He said that rugby had become full of talk about defensive coaches while attack coaches appeared to have less influence and prestige.
"One glaring exception is Wayne Smith, but the New Zealander is in a bracket of his own because, as well as being a great attack coach, he is also a great all-rounder.
"It's my belief that the art of attack in the 15-man game has to be rediscovered.
"It is almost as if attack has been downgraded rather than elevated, and many of the coaches are too scared to speak out."
Guscott said when he played, Ian McGeechan and Brian Ashton were two influential attack coaches, but he had come across few like them in the two playing generations since the 1990s.
Defensive lines now dominated. They spread across the field. Slower forwards were closest to the breakdown, while faster forwards were out among the backs. As a result, the pitch was more congested, and space, the vital goal in attack, was at a premium.
"England need attack coaches who can educate and enthuse players to attack.
"Wayne Smith is definitely one of those, as he showed by transforming the New Zealand women's team that has just won another world title."
Among the coaches in England who could have something to offer was former All Blacks five-eighths Nick Evans.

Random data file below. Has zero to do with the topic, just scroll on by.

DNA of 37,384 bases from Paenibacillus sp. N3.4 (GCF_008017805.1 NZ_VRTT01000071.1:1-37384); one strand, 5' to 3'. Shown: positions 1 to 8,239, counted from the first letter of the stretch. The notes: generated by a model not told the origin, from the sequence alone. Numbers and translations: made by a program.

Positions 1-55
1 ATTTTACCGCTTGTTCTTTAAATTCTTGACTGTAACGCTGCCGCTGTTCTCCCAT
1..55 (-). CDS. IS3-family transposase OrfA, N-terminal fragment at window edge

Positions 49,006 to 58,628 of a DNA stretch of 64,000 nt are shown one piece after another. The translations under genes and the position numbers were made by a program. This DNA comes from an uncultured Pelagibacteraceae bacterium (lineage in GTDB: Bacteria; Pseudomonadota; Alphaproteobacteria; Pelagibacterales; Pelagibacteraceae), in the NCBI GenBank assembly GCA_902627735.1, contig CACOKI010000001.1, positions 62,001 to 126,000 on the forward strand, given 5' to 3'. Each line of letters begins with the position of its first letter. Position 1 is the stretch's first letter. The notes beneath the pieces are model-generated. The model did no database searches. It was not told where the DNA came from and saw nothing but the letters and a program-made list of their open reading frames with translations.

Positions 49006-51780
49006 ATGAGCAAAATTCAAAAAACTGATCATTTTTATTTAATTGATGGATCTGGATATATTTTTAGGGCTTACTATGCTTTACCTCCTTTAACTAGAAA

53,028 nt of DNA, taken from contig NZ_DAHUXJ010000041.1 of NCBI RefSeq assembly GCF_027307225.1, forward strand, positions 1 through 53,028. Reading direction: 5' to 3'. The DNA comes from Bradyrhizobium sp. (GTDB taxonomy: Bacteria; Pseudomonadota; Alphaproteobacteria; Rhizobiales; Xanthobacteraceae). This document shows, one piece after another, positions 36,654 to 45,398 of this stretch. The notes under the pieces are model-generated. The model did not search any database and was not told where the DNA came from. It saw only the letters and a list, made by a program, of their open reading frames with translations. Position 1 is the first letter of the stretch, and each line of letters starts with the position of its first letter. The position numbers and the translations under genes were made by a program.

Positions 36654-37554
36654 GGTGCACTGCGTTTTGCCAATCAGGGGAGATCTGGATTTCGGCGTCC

"When he left New Zealand to join Harlequins, he soon proved that he was not only an outstanding fly-half but a very good footballer with decent pace.
"As Quins attack coach he has also had a strong impact, helping them to win a Premiership title and producing a style of play which has been good on the eye."
With former England lock Steve Borthwick touted as the coach most likely to replace Jones, Guscott believes he would do well to consult both Ashton and Wayne Smith about playing attacking rugby.
"I'd love the rugby media to be talking about attacking gurus rather than anything else. I hope the emphasis in the game shifts towards attack in the New Year, and that England are leading the way."